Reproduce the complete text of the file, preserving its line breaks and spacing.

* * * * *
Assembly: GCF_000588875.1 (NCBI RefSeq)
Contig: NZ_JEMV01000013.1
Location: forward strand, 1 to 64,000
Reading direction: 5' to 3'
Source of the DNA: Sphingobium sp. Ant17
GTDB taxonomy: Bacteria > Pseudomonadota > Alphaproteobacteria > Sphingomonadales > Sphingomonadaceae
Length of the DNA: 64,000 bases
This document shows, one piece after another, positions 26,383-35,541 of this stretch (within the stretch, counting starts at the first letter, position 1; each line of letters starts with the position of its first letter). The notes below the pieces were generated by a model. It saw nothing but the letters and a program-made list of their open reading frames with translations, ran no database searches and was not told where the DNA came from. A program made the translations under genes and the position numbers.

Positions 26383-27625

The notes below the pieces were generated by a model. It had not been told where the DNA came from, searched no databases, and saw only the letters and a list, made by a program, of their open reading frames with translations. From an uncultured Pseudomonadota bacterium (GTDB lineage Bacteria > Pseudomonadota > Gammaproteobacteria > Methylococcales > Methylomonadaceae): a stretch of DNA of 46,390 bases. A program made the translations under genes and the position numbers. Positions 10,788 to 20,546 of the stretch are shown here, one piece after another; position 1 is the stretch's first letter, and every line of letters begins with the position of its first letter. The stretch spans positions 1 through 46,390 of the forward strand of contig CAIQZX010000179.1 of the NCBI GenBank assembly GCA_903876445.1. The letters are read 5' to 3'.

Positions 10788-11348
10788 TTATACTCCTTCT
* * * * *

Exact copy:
Assembly: GCF_000588875.1 (NCBI RefSeq)
Contig: NZ_JEMV01000013.1
Location: forward strand, 1 to 64,000
Reading direction: 5' to 3'
Source of the DNA: Sphingobium sp. Ant17
GTDB taxonomy: Bacteria > Pseudomonadota > Alphaproteobacteria > Sphingomonadales > Sphingomonadaceae
Length of the DNA: 64,000 bases
This document shows, one piece after another, positions 26,383-35,541 of this stretch (within the stretch, counting starts at the first letter, position 1; each line of letters starts with the position of its first letter). The notes below the pieces were generated by a model. It saw nothing but the letters and a program-made list of their open reading frames with translations, ran no database searches and was not told where the DNA came from. A program made the translations under genes and the position numbers.

Positions 26383-27625

The notes below the pieces were generated by a model. It had not been told where the DNA came from, searched no databases, and saw only the letters and a list, made by a program, of their open reading frames with translations. From an uncultured Pseudomonadota bacterium (GTDB lineage Bacteria > Pseudomonadota > Gammaproteobacteria > Methylococcales > Methylomonadaceae): a stretch of DNA of 46,390 bases. A program made the translations under genes and the position numbers. Positions 10,788 to 20,546 of the stretch are shown here, one piece after another; position 1 is the stretch's first letter, and every line of letters begins with the position of its first letter. The stretch spans positions 1 through 46,390 of the forward strand of contig CAIQZX010000179.1 of the NCBI GenBank assembly GCA_903876445.1. The letters are read 5' to 3'.

Positions 10788-11348
10788 TTATACTCCTTCT